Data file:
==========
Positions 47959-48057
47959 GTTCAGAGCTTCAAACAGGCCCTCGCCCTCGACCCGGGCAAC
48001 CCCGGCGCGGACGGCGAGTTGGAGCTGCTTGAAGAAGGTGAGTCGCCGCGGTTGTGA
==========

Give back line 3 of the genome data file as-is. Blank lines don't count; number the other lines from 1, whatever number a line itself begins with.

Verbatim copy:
48001 CCCGGCGCGGACGGCGAGTTGGAGCTGCTTGAAGAAGGTGAGTCGCCGCGGTTGTGA